(New throughout, updates share price, adds executive comment)
By Stephen Eisenhammer
RIO DE JANEIRO, Oct 30 (Reuters) - Vale posted a surprise $1.44 billion loss, and its shares tumbled to a 5-1/2-year low as investors worried about the cost of the Brazilian miner’s expansion plans and a possible cut to its dividend in a new era of lower iron ore prices.
Vale SA cited low iron ore prices and a weak local currency for the third-quarter loss. A Reuters poll of seven analysts had forecast quarterly net profit of $956 million. A year earlier, Vale had a net profit of $3.5 billion.
Shares in Vale, the world’s largest producer of iron ore, fell as much as 4 percent on Thursday even as Brazil’s benchmark Bovespa stock index rose 2 percent.
Vale is attempting to boost production and cut costs as it competes with Australian rivals Rio Tinto Ltd and BHP Billiton Ltd at a time when slack demand from steel makers has pushed iron ore prices near five-year-lows.
Vale, and Brazil in general, enjoyed years of rapid growth as Chinese demand for commodities boomed. But Chinese growth has begun to slow, pressuring commodity prices and hurting Vale as well as the wider Brazilian economy.
Vale mined a record amount of iron ore during the quarter, but the slight production rise was not enough to offset the plunge in price. Rivals Rio and BHP have added capacity and cut costs more quickly.
Analysts were disappointed by higher iron ore cash costs, while Vale said the weakening Brazilian real wiped nearly $2 billion off its earnings by increasing the cost of dollar-denominated debt.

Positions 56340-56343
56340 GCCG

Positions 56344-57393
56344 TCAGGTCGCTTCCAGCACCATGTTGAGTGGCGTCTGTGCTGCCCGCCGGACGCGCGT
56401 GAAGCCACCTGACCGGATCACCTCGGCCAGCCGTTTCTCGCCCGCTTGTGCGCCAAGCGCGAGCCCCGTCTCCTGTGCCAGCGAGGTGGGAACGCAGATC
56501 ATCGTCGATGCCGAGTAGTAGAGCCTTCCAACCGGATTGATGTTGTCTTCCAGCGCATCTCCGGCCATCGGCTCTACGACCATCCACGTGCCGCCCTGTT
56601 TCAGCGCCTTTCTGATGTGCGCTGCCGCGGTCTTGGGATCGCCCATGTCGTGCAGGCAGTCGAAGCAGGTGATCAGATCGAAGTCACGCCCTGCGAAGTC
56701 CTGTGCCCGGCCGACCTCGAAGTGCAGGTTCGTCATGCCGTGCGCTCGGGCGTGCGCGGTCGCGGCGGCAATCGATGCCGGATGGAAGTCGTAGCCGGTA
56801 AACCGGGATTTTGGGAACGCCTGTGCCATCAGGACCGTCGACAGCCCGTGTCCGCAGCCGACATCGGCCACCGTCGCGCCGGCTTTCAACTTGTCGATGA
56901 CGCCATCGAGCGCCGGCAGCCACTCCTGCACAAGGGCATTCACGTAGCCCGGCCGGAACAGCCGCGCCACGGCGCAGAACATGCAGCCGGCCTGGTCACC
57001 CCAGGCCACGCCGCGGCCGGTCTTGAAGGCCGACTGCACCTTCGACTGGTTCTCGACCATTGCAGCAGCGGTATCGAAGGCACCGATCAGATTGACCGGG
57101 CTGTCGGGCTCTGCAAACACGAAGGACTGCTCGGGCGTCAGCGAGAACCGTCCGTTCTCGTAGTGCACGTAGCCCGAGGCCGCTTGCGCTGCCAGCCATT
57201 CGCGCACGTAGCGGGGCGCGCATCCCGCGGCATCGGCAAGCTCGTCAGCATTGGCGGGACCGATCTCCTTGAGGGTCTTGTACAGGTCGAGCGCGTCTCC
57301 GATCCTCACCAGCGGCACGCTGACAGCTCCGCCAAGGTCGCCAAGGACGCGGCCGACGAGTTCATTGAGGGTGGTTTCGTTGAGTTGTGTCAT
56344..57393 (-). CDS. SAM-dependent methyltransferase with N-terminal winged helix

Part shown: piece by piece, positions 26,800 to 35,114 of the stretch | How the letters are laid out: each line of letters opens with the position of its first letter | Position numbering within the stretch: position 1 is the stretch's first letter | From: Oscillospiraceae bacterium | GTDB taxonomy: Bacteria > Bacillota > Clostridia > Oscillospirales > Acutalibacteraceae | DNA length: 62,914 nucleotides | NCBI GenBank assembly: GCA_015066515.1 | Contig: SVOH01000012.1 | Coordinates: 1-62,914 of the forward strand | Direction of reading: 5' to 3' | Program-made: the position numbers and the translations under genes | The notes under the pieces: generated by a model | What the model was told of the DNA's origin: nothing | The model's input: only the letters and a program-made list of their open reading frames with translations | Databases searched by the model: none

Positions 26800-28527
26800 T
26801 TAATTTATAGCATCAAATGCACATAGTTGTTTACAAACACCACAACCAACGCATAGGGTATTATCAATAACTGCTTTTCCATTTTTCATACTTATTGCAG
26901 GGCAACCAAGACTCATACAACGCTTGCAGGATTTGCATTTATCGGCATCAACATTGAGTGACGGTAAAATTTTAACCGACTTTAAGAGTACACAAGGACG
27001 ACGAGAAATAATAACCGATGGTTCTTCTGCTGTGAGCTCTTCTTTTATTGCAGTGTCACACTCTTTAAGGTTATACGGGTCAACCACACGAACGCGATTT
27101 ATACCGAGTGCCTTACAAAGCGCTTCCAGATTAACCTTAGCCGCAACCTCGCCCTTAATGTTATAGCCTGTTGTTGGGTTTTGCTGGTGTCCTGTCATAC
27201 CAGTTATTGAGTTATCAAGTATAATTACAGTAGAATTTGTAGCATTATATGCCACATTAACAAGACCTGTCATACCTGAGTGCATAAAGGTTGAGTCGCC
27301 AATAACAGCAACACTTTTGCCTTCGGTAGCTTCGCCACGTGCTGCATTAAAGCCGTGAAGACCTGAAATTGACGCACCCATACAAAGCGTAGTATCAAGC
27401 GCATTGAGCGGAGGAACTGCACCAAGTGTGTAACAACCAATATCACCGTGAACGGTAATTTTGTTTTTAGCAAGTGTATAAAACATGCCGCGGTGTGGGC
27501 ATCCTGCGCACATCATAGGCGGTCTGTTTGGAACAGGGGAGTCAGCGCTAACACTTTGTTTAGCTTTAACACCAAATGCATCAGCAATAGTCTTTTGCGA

The spot price of iron ore .IO62-CNI=SI has fallen more than 40 percent this year as vast new production from Australia coincided with slower growth in China. In the third quarter alone, prices fell 18 percent.
The extent of the price drop has taken miners by surprise. As recently as April, Vale’s iron ore chief Jose Carlos Martins said the price would recover in the “coming months” from $105 per tonne at the time.
Instead it kept falling and is now $79 a tonne. Analysts and executives increasingly accept that lower prices are here to stay and that a decade-long commodity boom is over.
Speaking to analysts and investors on Thursday, Martins said higher-cost producers were not exiting the market as quickly as expected, keeping the price low.
“We are seeing greater resistance, particularly in China, to the elimination of capacity,” he said.
Lower iron ore prices had a big impact on Vale which usually gets about 85 percent of profits from the mineral. The miner reported earnings before interest, taxes, depreciation and amortization, or EBITDA, of $3 billion on net revenue of $9.1 billion.
“We believe a dividend cut in 2015 looks increasingly likely, with costs and capex unlikely to be cut sufficiently to offset the impact of lower iron ore prices,” analysts at Barclays wrote in a note.
Vale has undertaken a $20 billion expansion of its giant Carajas project, which should add 90 million tonnes per year of iron ore output. CEO Murilo Ferreira said lower prices would not slow this development.
“Vale’s funding challenge in 2015-16 may be steeper than expected,” Alex Hacking, analyst at Citi, said in a note.
The Brazilian real fell 11.3 percent against the dollar during the quarter and was on average 11 percent lower than a year earlier. It was, however, only 2 percent weaker on average than the previous quarter when Vale made a $1.4 billion net profit.
A protest on the railway tracks connecting its Amazonian Carajas mine to the coast also hit sales volumes. (Additional reporting by Jeb Blount; Editing by Jason Neely, David Holmes and Chizu Nomiyama)